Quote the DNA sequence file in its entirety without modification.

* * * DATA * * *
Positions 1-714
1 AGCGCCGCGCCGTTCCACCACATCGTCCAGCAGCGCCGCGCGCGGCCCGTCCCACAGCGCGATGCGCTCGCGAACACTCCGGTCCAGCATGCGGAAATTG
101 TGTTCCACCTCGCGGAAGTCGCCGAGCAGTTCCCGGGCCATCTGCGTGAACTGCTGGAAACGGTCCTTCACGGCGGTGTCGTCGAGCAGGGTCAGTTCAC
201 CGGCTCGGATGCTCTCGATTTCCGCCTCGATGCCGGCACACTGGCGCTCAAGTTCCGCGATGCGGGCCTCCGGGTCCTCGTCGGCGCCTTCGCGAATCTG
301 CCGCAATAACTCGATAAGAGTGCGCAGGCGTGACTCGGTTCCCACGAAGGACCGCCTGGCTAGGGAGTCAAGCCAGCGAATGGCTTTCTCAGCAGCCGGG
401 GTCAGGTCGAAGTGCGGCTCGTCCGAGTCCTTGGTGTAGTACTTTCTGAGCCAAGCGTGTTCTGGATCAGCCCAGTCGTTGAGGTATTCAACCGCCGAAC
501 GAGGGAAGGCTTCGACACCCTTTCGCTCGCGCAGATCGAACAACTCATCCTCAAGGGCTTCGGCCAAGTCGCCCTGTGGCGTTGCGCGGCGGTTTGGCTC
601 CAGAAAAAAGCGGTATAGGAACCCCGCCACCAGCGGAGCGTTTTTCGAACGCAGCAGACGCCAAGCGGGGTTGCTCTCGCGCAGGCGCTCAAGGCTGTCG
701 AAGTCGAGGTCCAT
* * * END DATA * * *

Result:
Positions 1-714
1 AGCGCCGCGCCGTTCCACCACATCGTCCAGCAGCGCCGCGCGCGGCCCGTCCCACAGCGCGATGCGCTCGCGAACACTCCGGTCCAGCATGCGGAAATTG
101 TGTTCCACCTCGCGGAAGTCGCCGAGCAGTTCCCGGGCCATCTGCGTGAACTGCTGGAAACGGTCCTTCACGGCGGTGTCGTCGAGCAGGGTCAGTTCAC
201 CGGCTCGGATGCTCTCGATTTCCGCCTCGATGCCGGCACACTGGCGCTCAAGTTCCGCGATGCGGGCCTCCGGGTCCTCGTCGGCGCCTTCGCGAATCTG
301 CCGCAATAACTCGATAAGAGTGCGCAGGCGTGACTCGGTTCCCACGAAGGACCGCCTGGCTAGGGAGTCAAGCCAGCGAATGGCTTTCTCAGCAGCCGGG
401 GTCAGGTCGAAGTGCGGCTCGTCCGAGTCCTTGGTGTAGTACTTTCTGAGCCAAGCGTGTTCTGGATCAGCCCAGTCGTTGAGGTATTCAACCGCCGAAC
501 GAGGGAAGGCTTCGACACCCTTTCGCTCGCGCAGATCGAACAACTCATCCTCAAGGGCTTCGGCCAAGTCGCCCTGTGGCGTTGCGCGGCGGTTTGGCTC
601 CAGAAAAAAGCGGTATAGGAACCCCGCCACCAGCGGAGCGTTTTTCGAACGCAGCAGACGCCAAGCGGGGTTGCTCTCGCGCAGGCGCTCAAGGCTGTCG
701 AAGTCGAGGTCCAT